Privacy in a Public Place

It had to happen. After lots of dancing around the subject, a court finally has to face a submission that there is no common law cause of action for invasion of privacy at Irish law. Mary Carolan reports in today’s Irish Times that, in a case currently before Mr Justice Budd in the High Court, the Carlow Nationalist is appealing against an award of €6,500 to Richard Sinnott in the Circuit Court in Carlow last June. The Nationalist published photographs of him playing in a gaelic football match. Although in the ordinary run of things, this would be entirely unexceptionable, Mr Sinnott took exception this time because, in one of the photographs, his private parts were exposed.

The Circuit Court held that this infringed Mr Sinnott’s right to privacy. The Nationalist is appealing. On this ground at least, they should succeed. The fact that he was in a public place does not prevent him from enjoying his right to privacy. Princess Caroline of Monaco and Naomi Campbell both successfully maintained privacy actions in respect of photographs taken of them in public places. But, in each case, they were doing very private things: Princess Caroline was shopping with her children and in a restaurant with her then fiancé (and now husband); Naomi Campbell was attending a Narcotics Anonymous meeting. Mr Sinnott’s case, at least as it is reported today, is very different. He was not doing private things at all. In fact, what he was doing was very public. He was playing a game of football, in front of spectators, reporters and photographers – and not in a shop or restuarant minding his own business. Whether the matter is assessed objectively or subjectively, he cannot have had a reasonable expectation of privacy in the circumstances. Indeed, it seems that he has all but accepted that, by not objecting to other photographs taken and published relating to the match.

His claim for damages for invasion of privacy should therefore fail, on the simple ground that his privacy has not been invaded. But it should not fail on the ground that Irish law knows no such cause of action, as the newspaper submitted. This may have been a tactical submission on the part of the paper, but – like Mr Sinnott’s substantive claim – it too should fail. Cases like Naomi Campbell’s have tied the protection of privacy at English law into the cause of action for breach of confidence, but it seems to me to be straining to morph into a full blown tort (common law wrong) of invasion of privacy. Given the constitutional protections of privacy (as seen, for example, in the Leas Cross case), it should not be difficult for Budd J to skip out the ‘breach of confidence’ step and simply arrive at a tort protecting privacy. Carolan reports that “during the hearing, Mr Justice Budd remarked the court was ‘treading delicately’ on ground where legislation was being prepared”. But that is hardly a reason for the court not to explain what the law is and act accordingly.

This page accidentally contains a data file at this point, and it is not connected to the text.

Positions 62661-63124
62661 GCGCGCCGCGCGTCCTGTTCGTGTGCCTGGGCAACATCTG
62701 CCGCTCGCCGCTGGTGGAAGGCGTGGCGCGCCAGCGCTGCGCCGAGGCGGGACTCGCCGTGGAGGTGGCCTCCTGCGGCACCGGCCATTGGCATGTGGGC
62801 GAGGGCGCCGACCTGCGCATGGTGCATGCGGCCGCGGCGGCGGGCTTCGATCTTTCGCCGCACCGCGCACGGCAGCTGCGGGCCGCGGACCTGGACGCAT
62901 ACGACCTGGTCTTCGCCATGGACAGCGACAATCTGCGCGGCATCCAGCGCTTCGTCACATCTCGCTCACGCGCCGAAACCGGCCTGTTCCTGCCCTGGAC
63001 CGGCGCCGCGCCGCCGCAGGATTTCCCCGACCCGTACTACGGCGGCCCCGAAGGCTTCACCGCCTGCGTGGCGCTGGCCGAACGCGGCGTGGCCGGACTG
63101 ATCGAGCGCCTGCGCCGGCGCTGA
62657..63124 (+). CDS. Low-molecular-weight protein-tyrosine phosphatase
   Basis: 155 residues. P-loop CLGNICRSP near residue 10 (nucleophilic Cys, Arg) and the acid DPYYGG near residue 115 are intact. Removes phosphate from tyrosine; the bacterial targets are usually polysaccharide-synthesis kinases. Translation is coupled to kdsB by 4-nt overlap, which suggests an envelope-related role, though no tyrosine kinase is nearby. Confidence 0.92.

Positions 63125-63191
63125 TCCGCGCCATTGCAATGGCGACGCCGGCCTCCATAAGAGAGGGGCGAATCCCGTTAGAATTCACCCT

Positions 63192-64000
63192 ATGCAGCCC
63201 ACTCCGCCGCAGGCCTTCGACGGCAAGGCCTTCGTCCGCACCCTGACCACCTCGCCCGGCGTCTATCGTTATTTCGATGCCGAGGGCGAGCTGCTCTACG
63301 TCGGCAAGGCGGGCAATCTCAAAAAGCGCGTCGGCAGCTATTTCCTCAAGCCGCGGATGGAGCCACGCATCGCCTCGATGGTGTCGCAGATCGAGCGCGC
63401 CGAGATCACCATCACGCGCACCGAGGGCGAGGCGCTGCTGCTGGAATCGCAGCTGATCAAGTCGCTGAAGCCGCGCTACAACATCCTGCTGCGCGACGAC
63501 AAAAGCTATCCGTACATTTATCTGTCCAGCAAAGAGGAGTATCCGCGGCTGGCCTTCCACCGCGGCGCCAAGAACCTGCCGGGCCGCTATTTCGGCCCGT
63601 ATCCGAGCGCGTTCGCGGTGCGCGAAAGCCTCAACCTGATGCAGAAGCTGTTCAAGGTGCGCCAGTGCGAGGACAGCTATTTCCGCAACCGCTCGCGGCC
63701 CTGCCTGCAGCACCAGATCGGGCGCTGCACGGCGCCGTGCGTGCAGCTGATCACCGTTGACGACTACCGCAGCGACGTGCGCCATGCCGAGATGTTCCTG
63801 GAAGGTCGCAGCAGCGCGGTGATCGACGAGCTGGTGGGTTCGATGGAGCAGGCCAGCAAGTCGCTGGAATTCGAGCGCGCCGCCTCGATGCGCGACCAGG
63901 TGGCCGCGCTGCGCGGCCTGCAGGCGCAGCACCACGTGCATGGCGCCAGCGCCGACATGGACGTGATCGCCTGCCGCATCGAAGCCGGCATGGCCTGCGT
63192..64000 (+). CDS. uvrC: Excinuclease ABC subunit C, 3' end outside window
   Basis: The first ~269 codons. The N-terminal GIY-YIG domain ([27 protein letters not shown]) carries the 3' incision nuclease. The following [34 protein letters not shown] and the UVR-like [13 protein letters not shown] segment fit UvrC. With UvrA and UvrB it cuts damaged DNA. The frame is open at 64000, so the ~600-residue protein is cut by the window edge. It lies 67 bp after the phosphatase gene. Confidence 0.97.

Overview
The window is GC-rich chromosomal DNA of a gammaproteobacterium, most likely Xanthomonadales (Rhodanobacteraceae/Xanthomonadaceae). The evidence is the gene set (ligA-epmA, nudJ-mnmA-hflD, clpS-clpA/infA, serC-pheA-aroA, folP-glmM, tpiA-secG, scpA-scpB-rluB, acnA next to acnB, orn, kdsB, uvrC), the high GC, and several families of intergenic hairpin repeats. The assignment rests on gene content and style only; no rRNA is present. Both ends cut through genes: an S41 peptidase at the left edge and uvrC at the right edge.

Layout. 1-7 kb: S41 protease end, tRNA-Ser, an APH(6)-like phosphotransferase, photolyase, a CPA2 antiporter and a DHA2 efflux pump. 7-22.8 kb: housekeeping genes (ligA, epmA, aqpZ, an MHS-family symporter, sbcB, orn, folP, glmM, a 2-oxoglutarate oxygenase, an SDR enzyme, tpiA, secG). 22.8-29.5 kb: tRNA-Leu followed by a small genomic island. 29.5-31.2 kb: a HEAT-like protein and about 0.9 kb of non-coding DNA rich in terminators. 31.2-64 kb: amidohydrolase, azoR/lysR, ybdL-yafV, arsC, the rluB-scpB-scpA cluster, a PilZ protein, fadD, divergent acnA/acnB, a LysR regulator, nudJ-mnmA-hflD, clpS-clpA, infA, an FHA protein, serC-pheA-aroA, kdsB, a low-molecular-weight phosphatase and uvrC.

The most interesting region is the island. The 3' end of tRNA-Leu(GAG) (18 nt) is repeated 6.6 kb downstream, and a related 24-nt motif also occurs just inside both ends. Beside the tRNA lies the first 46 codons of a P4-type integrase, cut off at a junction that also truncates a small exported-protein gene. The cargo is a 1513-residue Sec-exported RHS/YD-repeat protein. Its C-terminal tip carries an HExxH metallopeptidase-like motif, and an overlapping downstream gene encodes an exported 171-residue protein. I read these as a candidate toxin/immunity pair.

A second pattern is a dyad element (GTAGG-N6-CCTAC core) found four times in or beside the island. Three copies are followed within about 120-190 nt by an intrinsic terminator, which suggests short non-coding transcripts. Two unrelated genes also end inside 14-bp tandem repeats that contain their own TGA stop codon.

At another time, in another place, the incident could simply have been a cause of mirth. A storyline in an episode of Friends (official site | wikipedia) turns on the fact that one of the characters wears shorts without underwear, occasionally revealing his manhood when he sits down. Most of the friends are in a quandary as to what to do about this, until Gunther, who works in the cafe (Central Perk), points it out to him with the immortal words “Hey buddy, this is a family place – put the mouse back in the house”. But on the football pitch, and, even more, on the printed page of the Carlow Nationalist, it was a matter of considerable and understanable upset for Mr Sinnott.

He was humiliated, certainly, but his privacy was not invaded; and the Nationalist’s appeal against that part of the Circuit Court’s decision should be upheld. This would not necessarily leave him without a remedy. He has also pleaded that the publication amounted to the intentional infliction of emotional harm or negligent breach of a duty of care. He might yet sustain the Circuit Court’s decision and win the appeal on one of these grounds. But he should not do so on the basis of invasion of privacy.